I thought I got the window seat, which was exciting. When they sealed the hatch, I could not see anything anymore. There were tiny lights before me. All the lights were strange and red and ominous. In an hour or two, the heat became unbearable. The thermal insulation was coming off. And there I was inside a space capsule without a window, orbiting the earth, slowly being cooked to death.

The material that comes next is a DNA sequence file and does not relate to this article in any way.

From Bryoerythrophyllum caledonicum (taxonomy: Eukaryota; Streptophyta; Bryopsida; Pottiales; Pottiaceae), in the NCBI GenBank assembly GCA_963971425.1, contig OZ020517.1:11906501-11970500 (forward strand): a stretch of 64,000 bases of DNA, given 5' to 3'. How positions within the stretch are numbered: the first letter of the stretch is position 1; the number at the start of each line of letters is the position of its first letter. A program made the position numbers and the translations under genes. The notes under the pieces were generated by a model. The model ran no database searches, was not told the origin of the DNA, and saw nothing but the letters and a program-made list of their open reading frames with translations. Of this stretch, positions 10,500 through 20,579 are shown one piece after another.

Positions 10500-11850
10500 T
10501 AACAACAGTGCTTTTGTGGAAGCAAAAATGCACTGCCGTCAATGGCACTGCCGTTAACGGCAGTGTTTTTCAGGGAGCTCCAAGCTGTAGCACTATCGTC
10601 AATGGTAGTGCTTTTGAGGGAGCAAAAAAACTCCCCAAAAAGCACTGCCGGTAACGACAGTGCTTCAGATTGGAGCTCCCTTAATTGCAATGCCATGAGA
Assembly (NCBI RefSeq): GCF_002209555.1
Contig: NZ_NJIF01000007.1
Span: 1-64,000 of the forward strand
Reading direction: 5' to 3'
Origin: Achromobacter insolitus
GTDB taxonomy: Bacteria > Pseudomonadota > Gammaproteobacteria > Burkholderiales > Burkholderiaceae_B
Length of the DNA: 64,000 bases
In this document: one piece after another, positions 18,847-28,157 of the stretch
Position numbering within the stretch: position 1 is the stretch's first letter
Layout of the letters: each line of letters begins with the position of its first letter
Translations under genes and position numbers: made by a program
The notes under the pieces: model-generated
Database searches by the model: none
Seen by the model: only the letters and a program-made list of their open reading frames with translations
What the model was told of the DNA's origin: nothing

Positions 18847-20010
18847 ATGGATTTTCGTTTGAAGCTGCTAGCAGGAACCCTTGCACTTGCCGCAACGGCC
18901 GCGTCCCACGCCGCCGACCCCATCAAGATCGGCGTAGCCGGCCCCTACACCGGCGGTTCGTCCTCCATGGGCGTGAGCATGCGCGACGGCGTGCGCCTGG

You should know that there are no speed bumps in zero gravity. Freefall is a wonderful experience, only if you are still alive to enjoy it. Oh, speed bumps would have been most welcome. I remember being in the backseat of a car once. I must have an owner that time. There is a child beside me, and he is giggling. The child’s mother is on the front seat. That’s as far as I can remember before I ended up prowling the farmers markets of Moscow. Speed bumps would have been nice, would have jolted me back to where I could be sitting right beside you—you could be that child or his mother. Inside the car, I remember a woman’s voice intoning, I know, I know. All you do is watch, hide, watch, hide. See that? Is she talking about the anger of the discarded, as it is the only thing in the world that is instantly recognizable? No one can look away from it without being changed. And that’s my kind of anger, the one felt by the discarded, the type of anger that matters the least for many people. When you look at me long enough, you might catch a glimpse of it. Do you feel changed? It’s true that we always grow back into our triumphant stable shapes, where we pose as if to contain something, something with a purpose, something with a will to entertain, to love, to hope. In my memory of being in the backseat of a car with people who appear to be my owners, the woman in the front seat and the small child giggling beside me, something must have happened. I just cannot remember what it is. But I know it is important. One of the child’s fingers is crusty with peanut butter. That stained little finger points out to something outside the car. Outside the moving car, there is so much to see. But there is no one out there to follow or to beckon with an arm that’s not yet fully formed. The child’s mother says, I told you not to touch, I told you not to touch... She may have been talking to me or to the child with the peanut-butter-coated finger. Outside the car, I think I see you. You are body. You are highway. You are bridge. You are water. You are mountain. You are space. You, who summons and aches to refill what has been lost, open your eyes. Look at me...